Scramble to save Iowa town as floodwaters approach
This year's flooding is putting levees to the test along much of the 1,700 miles of the Missouri River.
June 14th, 2011
09:56 AM ET

Scramble to save Iowa town as floodwaters approach

Authorities were scrambling Tuesday to protect the town of Hamburg, Iowa, after a swollen Missouri River broke two levees near the Missouri-Iowa border.

Fifty Army National Guard troops arrived in Hamburg Monday night to join efforts to finish a temporary levee before water from the levee breaches can reach the town - expected to happen sometime Tuesday, according to CNN affiliate KMTV. Crews are working to add another three feet to the top of the temporary levee, KMTV said. If the temporary levee does not hold, parts of Hamburg could be inundated with up to 10 feet of water.

The Iowa Department of Transportation closed one lane of northbound Interstate 29 for a half-mile while the work was underway, it said Monday. Floodwaters are expected to inundate the roadway within 48 hours, it said.

The current levees protecting Hamburg were designed to an elevation of 916 feet, the Corps of Engineers said in a statement Monday. "Based on the current size, new staff gauges and the model calibrated to new survey data, a new water surface elevation of 918 feet has been estimated," according to the Corps.


Filed under: Iowa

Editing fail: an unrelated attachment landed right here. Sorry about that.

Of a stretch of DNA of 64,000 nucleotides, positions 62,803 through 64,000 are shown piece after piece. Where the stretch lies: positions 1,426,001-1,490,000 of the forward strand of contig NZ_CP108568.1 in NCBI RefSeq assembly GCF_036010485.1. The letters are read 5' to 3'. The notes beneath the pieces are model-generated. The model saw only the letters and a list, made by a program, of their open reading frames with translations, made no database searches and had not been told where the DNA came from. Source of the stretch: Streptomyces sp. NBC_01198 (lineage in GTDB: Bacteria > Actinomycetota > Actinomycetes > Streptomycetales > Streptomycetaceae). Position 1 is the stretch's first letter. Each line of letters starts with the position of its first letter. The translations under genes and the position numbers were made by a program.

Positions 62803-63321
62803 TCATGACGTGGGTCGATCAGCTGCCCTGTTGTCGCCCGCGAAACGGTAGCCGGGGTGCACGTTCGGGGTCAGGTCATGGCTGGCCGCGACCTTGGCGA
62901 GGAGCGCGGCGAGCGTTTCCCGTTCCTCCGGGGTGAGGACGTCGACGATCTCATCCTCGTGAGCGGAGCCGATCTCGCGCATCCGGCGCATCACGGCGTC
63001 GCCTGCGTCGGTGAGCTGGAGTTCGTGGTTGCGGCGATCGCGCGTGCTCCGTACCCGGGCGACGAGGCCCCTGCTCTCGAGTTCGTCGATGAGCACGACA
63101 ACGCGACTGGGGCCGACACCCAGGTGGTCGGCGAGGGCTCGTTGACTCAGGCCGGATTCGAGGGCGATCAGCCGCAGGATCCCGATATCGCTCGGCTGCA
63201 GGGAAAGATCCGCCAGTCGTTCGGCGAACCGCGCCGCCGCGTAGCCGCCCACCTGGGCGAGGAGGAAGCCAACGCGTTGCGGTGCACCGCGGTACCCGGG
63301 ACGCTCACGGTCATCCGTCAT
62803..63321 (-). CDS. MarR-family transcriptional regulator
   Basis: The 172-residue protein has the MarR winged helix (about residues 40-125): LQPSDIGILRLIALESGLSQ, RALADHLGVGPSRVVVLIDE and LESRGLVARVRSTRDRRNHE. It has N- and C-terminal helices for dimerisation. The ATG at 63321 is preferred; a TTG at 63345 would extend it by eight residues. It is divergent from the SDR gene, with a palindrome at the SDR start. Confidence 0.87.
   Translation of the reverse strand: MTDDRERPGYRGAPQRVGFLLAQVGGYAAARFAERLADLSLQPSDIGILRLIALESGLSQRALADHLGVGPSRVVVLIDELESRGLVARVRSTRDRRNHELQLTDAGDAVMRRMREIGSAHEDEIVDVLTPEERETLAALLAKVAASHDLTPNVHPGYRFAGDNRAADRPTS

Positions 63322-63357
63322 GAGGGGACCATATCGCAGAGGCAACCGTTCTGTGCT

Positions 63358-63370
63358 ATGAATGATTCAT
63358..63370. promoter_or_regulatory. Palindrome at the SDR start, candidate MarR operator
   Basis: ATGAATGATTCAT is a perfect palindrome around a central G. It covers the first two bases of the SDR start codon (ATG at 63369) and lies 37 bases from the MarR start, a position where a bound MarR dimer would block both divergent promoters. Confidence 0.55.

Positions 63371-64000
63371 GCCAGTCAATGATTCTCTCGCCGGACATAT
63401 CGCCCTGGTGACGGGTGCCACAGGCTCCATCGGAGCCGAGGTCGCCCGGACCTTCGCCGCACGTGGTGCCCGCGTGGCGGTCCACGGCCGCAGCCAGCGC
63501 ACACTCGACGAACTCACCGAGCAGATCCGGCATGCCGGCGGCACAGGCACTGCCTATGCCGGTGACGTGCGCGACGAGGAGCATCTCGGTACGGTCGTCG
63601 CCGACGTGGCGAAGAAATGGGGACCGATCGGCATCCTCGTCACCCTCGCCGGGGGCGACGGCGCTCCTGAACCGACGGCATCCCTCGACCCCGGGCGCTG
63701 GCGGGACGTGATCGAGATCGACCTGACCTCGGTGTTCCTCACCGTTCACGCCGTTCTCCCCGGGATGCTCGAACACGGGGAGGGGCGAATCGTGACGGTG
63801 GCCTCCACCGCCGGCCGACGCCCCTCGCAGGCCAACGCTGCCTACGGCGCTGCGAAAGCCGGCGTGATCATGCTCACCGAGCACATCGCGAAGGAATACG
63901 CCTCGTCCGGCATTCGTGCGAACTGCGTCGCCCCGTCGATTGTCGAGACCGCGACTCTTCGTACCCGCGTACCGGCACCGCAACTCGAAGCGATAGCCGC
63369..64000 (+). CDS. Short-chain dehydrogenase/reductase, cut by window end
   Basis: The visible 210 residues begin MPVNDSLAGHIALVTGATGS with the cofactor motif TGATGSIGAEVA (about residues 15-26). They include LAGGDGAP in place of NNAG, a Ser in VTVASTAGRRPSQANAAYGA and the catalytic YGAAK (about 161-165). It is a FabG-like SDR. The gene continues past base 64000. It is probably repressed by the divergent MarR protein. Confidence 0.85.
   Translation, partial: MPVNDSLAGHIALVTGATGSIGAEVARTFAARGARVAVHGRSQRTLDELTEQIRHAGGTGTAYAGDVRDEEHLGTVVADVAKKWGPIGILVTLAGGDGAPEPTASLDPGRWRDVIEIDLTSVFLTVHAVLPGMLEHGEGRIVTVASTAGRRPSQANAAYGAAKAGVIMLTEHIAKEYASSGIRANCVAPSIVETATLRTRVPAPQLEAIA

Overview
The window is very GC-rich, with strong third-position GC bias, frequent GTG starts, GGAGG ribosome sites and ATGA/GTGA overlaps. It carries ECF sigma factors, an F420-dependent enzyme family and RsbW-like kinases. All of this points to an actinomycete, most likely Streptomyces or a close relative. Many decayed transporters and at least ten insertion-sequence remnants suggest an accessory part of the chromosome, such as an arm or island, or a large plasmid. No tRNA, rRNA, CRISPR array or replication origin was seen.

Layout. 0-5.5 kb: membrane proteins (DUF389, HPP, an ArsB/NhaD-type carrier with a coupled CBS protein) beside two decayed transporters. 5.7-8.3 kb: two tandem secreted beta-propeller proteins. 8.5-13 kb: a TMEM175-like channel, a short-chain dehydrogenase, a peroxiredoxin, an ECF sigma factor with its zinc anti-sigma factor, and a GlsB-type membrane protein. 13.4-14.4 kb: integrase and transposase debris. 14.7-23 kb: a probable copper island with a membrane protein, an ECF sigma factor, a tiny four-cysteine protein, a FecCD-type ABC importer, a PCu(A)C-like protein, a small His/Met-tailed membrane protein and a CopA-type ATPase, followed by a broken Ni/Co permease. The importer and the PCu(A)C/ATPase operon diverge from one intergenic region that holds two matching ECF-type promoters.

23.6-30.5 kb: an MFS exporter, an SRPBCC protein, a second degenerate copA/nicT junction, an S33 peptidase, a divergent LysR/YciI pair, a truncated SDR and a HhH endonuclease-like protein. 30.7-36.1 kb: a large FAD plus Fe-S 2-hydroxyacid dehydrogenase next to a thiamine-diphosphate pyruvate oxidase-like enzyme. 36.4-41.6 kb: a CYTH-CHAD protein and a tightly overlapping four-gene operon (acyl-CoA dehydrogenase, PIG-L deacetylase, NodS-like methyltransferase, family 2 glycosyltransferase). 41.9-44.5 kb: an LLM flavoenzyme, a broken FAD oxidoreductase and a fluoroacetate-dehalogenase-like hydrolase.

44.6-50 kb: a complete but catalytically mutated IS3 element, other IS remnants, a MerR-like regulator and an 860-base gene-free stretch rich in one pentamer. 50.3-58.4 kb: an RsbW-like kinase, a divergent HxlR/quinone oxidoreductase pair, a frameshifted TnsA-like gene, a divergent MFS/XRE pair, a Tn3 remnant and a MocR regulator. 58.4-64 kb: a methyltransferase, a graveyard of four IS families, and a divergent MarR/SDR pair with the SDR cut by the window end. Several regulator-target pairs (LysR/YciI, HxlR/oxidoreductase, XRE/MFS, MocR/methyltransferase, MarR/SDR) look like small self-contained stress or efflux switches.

soundoff (5 Responses)
  1. KangasChan


    June 14, 2011 at 2:28 pm | Report abuse |
    • Mmmmm

      LOL, And ya never do til the sh!t rolls your backyard.

      June 15, 2011 at 1:22 am | Report abuse |
  2. epona30

    You know what else the Missouri river is flooding? Nebraska Nuclear Plant, it is flooded and they are having issues but for some reason there has been a blackout of this information

    "According to this report, the Fort Calhoun Nuclear Plant suffered a “catastrophic loss of cooling” to one of its idle spent fuel rod pools on 7 June after this plant was deluged with water caused by the historic flooding of the Missouri River which resulted in a fire causing the Federal Aviation Agency (FAA) to issue a “no-fly ban” over the area.".

    June 19, 2011 at 1:38 am | Report abuse |
    • Nate

      The Ft.Calhoun plant received a notation called a yellow flag by the NRC in October 2010 specifically calling it out for being venerable in a flood.

      June 20, 2011 at 5:41 pm | Report abuse |
  3. Nate

    2 nuclear plants in Nebraska along the flooding Missouri River, Cooper Plant and Ft.Calhoun are now on emergency level "Unusual Event", the first of 4 emergency levels put out by the NRC. Unusual Events " are in process or have occurred which indicate a potential degradation of the level of safety of the plant. No releases of radioactive material .... unless further degradation of safety systems occurs." (wikipedia
    This is troubling because Ft Calhoun got hit with a yellow flag by the NRC for not being prepared for a flood in October. Also,from the same article:
    "in March of this year the NRC identified Fort Calhoun as one of three nuclear plants requiring the agency's highest level of oversight"
    Adding to the potential crisis point:flooding is"expected to last at least three months from June through August as a result of Corps of Engineers attempts to regulate the release of water through 850 miles of open river from Gavins Point Dam in South Dakota to the confluence with the Mississippi River at St. Louis" & also "they are unsure whether the levees can sustain being water logged in a long-term flood"(Wikipedia on Missouri River floods

    June 20, 2011 at 5:39 pm | Report abuse |